Three Poems, by Joachim Frank.

Central Avenue

A singing painful silhouette
of signs: Buy me! See me! Touch me!
Ups and downs of junk
and food
reaching to the horizon,
to my terminal hardware
— oh yeah! —
flowers, records, dust
of abandoned cars
parked at abandoned meters;
central nervous alley,
without a tree,
screening Clinton
from the bourgeoisie.
Twenty-three ninety-nine —
a real bargain.
One eighty-nine —
please come again.
Three twenty-nine —
it was a priv'lege
to serve you, ma'm.

From Northern Boulevard,
where the wheel was invented,
we pass the Stone Age at Quail
and the fire at A and P.
(Christ was born at Goodyears —
it was a pleasure, Sir!)
Shooting into an unknown future
down in the Works
where the wheel will be forgotten
in solid-state ecstasy
(thank you for your patronage).

There goes Wolf Road,
off to the right
into the marble grounds
of selected buying,
insuring, banking.
Be a good sport
at the start;
build your body
in the middle;
learn to fly
at the end.

Passing underneath
the Northway overpass
northwards, nightly,
the scene turns from
pastorale to poor:
midnight red-eyed return
of representatives
of starving,
nearly bankrupt companies:
eight-fifty single,
ten double (if you really feel like this).
A rusty shower sings
your evening prayer.
Gideon mumbles lonely
in the drawer:
this is the end,
God, no, the end the end.
But the ever-present screen
has no mercy:
thou shalt be overcome;
thy brain shalt be washed and dried
for two ninety-nine,
free with the purchase
of six gallons of Alka-Seltzer.

get up early,
buy your own portable bed:
Troy Mattress (kind of jumpy,
illogical, unexpected
between Albany
and the Works) —
strap it to your back,
lie down where you please:
the sky will be your screen,
you reach out
for these little buttons
to turn the volume up.
Your fingers grow,
the sky will be your shower.
Yes, way up there,
in the firmament,
there are tiny little holes.
You will dance
in the warm shower of June
far away from Gideon
and five ninety-nine
and Grandma's toothless apple pie.


Showdown, Sitges

In Sitges, on the Costa del Sol,
I met a couple in the rugged stairway of my hotel.
He guarded her with the eyes of a matador. Brushing me
with her elbow as she passed, she gave me a quick look,
her lips half-open. Since then
I've run into them often. Her eyes wander but he
fires glances at me under knitted eyebrows.
He kisses her in alleys, in cafés,
but she just holds her cheek to him
like a gloved hand. White-skinned,
he sits on the beach under an umbrella
watching her steps on the hot sand.

Now that the stores are closing their shutters,
the water turning cold, a decision must be reached.
I will challenge him to a swim to Mallorca,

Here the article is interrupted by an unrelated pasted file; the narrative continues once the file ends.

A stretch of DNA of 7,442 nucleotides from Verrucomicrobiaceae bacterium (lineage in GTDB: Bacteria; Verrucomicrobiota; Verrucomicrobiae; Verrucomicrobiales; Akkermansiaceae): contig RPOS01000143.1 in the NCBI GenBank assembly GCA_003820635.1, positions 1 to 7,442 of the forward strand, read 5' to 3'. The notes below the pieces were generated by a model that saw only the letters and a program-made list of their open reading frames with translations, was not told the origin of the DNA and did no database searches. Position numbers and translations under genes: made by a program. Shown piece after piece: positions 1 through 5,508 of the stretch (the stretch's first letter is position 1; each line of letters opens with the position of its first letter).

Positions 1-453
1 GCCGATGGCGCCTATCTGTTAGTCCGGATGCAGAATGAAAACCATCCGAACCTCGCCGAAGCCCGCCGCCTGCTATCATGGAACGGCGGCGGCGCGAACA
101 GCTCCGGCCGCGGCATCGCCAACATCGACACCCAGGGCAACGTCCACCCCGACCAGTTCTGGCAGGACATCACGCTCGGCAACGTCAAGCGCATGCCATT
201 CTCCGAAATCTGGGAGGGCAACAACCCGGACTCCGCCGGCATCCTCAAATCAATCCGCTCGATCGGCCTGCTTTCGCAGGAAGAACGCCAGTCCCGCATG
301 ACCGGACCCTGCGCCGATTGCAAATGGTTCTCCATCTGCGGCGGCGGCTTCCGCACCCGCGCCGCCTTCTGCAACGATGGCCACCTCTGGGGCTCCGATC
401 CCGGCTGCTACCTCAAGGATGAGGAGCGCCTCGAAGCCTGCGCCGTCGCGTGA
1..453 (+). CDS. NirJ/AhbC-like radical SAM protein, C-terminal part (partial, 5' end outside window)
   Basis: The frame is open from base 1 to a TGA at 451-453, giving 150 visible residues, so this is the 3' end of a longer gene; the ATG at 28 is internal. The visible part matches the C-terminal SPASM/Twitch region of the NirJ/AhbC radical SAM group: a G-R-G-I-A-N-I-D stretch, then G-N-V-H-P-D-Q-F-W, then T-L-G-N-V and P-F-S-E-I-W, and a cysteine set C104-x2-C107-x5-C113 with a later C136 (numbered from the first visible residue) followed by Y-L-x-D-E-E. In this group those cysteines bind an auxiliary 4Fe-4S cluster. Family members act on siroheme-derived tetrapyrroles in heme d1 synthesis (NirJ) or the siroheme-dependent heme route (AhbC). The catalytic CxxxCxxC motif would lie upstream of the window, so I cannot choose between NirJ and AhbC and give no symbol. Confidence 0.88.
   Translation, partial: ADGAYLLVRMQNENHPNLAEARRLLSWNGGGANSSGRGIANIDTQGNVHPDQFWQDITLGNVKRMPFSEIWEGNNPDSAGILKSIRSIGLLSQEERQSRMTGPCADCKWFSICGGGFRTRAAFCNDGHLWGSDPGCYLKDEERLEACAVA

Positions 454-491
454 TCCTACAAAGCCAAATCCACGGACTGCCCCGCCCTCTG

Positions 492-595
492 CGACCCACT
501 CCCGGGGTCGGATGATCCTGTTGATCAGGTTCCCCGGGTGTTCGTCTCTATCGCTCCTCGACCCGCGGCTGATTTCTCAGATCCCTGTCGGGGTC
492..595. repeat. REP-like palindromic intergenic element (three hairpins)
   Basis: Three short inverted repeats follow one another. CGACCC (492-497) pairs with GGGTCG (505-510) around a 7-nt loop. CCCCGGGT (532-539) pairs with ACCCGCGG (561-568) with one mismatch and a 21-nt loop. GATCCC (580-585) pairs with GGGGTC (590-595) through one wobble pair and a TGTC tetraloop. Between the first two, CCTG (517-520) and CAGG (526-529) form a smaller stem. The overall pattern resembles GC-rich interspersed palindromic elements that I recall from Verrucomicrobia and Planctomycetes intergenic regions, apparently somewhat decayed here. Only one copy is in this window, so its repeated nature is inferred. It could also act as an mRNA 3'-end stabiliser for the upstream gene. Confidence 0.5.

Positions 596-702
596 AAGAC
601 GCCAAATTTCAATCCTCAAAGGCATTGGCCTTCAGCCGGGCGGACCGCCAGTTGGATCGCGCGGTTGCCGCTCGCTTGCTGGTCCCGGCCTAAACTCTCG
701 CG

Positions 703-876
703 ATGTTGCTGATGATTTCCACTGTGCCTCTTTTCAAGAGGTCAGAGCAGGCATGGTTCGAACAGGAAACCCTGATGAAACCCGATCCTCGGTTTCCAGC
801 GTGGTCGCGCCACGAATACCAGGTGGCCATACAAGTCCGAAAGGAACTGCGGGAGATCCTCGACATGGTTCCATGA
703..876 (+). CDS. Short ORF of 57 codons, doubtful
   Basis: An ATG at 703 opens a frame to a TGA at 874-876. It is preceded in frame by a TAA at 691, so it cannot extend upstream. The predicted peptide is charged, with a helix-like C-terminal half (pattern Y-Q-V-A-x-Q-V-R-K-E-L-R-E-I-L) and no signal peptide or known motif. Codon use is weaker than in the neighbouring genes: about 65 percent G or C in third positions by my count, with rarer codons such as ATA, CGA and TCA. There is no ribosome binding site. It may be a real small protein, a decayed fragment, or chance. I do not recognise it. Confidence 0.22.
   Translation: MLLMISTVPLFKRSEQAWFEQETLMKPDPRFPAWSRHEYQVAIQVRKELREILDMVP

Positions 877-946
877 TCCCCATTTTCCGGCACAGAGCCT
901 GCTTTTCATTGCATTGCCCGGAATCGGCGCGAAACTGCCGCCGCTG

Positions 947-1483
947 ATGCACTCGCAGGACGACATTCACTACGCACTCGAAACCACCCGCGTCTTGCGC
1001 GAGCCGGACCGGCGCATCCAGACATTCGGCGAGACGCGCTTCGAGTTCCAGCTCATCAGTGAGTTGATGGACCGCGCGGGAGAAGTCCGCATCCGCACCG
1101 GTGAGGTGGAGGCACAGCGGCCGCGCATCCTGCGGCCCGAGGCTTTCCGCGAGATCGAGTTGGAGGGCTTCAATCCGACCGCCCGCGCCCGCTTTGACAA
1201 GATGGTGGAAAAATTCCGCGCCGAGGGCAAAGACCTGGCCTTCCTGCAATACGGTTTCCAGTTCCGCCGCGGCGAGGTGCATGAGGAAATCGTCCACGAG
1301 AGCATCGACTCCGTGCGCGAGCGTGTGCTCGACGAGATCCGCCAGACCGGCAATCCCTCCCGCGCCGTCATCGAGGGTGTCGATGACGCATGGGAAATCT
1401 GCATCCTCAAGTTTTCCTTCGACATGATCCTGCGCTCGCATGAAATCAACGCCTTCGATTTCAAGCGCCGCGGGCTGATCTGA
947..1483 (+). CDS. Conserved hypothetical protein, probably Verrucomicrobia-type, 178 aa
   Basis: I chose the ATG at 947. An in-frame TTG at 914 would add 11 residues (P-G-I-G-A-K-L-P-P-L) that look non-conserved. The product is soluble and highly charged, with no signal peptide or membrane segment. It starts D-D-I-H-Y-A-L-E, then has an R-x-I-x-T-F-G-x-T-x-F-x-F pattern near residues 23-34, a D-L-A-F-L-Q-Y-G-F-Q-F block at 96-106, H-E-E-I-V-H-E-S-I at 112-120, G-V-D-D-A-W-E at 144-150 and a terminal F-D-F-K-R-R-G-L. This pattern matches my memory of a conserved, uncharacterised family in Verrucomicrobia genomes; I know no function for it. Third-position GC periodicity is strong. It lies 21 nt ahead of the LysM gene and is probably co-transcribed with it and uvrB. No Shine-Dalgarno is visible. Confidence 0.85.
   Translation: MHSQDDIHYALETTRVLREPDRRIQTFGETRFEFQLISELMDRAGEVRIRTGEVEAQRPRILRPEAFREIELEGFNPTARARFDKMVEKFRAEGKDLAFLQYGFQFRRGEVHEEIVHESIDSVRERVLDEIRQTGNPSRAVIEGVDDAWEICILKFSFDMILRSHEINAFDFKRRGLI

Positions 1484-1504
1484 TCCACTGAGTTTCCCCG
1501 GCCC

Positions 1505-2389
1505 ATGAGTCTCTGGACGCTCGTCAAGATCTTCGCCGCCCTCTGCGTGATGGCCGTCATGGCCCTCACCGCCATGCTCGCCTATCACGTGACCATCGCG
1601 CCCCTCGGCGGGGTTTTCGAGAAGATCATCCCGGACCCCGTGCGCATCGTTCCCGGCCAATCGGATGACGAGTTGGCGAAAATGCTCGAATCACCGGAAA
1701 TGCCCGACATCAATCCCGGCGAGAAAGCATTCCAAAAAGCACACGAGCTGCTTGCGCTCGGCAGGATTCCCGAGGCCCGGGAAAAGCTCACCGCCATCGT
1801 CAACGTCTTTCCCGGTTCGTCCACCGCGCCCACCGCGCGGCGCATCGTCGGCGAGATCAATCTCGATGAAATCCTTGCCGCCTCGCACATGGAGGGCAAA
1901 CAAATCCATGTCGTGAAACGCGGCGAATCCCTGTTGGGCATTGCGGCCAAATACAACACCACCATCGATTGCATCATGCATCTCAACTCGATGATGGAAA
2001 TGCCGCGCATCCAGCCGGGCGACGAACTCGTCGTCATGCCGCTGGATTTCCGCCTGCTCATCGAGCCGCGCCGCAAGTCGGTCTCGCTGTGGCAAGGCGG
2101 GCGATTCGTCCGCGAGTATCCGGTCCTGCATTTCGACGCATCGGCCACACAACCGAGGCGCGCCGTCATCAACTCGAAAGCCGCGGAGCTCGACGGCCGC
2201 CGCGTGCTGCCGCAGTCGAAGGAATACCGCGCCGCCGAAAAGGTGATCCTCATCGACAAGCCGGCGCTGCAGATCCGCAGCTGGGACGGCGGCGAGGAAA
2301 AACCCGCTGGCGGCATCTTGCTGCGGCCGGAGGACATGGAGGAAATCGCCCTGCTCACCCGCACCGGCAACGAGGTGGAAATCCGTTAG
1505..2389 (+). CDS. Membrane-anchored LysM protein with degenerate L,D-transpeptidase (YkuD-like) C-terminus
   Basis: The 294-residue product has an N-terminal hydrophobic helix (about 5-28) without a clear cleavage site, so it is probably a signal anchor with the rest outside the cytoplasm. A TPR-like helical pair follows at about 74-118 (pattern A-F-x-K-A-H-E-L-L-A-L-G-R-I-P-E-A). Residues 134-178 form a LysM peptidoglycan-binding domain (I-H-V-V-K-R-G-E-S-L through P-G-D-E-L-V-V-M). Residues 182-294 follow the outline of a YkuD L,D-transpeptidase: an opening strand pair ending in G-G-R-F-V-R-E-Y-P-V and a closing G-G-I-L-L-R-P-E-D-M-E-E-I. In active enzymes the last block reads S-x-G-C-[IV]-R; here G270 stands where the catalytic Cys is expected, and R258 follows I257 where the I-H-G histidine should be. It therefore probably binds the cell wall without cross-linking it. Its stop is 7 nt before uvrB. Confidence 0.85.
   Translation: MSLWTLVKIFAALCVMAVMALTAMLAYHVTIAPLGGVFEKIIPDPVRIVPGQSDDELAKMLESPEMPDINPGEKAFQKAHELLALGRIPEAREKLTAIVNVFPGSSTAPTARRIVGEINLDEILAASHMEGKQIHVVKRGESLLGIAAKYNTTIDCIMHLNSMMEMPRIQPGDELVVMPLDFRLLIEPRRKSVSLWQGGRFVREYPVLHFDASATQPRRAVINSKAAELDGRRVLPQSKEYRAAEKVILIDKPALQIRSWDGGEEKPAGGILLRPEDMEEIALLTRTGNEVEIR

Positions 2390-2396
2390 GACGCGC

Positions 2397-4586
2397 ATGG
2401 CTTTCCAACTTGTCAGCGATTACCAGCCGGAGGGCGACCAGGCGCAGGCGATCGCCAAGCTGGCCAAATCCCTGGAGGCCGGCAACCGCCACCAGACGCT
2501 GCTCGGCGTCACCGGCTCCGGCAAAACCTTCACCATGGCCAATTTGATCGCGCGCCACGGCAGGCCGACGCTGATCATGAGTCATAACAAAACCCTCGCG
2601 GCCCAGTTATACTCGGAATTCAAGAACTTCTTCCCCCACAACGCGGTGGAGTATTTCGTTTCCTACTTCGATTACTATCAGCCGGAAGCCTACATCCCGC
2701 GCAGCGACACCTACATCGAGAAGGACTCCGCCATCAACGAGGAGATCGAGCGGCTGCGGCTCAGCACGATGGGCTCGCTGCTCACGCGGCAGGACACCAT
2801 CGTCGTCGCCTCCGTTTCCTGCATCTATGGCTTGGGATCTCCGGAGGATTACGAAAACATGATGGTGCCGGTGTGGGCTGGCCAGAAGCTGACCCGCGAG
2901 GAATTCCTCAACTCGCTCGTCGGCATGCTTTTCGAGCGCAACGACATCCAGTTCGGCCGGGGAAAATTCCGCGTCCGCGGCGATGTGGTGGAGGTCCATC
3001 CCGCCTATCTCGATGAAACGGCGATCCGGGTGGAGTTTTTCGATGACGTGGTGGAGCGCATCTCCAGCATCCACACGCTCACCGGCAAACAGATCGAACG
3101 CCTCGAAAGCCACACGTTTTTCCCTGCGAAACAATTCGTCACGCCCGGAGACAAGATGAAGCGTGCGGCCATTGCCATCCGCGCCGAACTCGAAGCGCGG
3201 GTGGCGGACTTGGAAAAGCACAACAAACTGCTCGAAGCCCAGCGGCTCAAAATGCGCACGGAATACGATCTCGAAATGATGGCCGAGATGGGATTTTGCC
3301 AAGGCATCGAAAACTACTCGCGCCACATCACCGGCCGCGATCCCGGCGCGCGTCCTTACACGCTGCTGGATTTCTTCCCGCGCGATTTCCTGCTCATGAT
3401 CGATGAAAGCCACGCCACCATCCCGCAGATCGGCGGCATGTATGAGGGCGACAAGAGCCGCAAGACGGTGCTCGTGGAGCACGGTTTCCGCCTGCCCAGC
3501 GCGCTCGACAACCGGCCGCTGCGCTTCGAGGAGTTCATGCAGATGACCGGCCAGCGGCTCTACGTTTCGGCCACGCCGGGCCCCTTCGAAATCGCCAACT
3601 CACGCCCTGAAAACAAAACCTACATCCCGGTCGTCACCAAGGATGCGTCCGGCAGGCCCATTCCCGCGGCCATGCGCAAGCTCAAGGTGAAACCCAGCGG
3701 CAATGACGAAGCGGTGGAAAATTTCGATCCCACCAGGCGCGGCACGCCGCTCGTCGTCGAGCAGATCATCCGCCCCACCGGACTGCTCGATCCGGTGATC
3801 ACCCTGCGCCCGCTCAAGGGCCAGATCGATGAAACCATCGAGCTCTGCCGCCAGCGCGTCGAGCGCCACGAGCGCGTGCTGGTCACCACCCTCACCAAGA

tell her to wait for me in the Bar San Sebastian
and be ready.




The couple in front of me has fallen asleep. The couple, as a singular:
yin and yang of the same soul. Their bodies move as they inhale, exhale in unison.
Do they dream each other? So that when only one is asleep, the other watches her
anxiously, for fear of disappearing? And when they are both awake, they eye each other
like strangers? The moment of truth arrives with the fall of a leaf, upsetting the man's
balance: "Honey," he says, looking over toward her, lifting his head.
With a sigh, she stirs, but sleeps on.

A lady in a pink flowing dress, motionless, like a still-life.
I see her from the back. The umbrella she holds is pink and ruffled,
like certain African violets that are in danger of being over-watered.
Her elbows are thin and leathery, like a horse whip.
Her stature is shrinking, as though to acquire the nimbleness of jockeys,
but that choice of career is out: the umbrella will be in the way.
Horses, I'm told, are quite sensitive to objects in their peripheral vision.
I cannot tell if she talks to a friend, or just gauges the distance to the orchestra, the angle
of the sun, or the likelihood of running into a friend
whose name she has forgotten.

The twelve-year old girl grows as I watch: she keeps pulling her shorts this way and that.
Her body must hurry to catch up with the perfection of her eyebrows and lips,
the coolness with which her grey eyes regard the play-cards, looking for an oracle.

The two fat men next to me share a chicken, and one says to the other,
"here it comes," referring to the famous cadence in the second movement of the third
piano concert. The one next to me starts humming along but is shushed by his wife.

We are at the bottom of this ocean, fish swim by in graceful formations. This one
has a thousand fins made of quicksilver, and this one has eyes on its tail
and swims backwards. And what about the elephant fish, almost invisible, all wrapped in
its ears, vacuuming the sandy floor with its delicate trunk?



Joachim Frank was the 1992-1993 President of the Hudson Valley Writers Guild. He has published prose poems and short fiction in Lost and Found Times, Inkblot, The Agent, Heidelberg Review, Groundswell, Open Mic, and Metier. Two German prose pieces have appeared in the German literary magazine Litfass. Edited PROP and co-edited (with Harry Staley, SUNY Albany) Albany Voices, an anthology of poems on the subject of war published in 1991 on the occasion of the Gulf War. Contributed a chapter on Networking in Arts and Science to Eternal Network: A Mail Art Anthology, ed. Chuck Welch, University of Calgary Press, 1995.

Please write to him at



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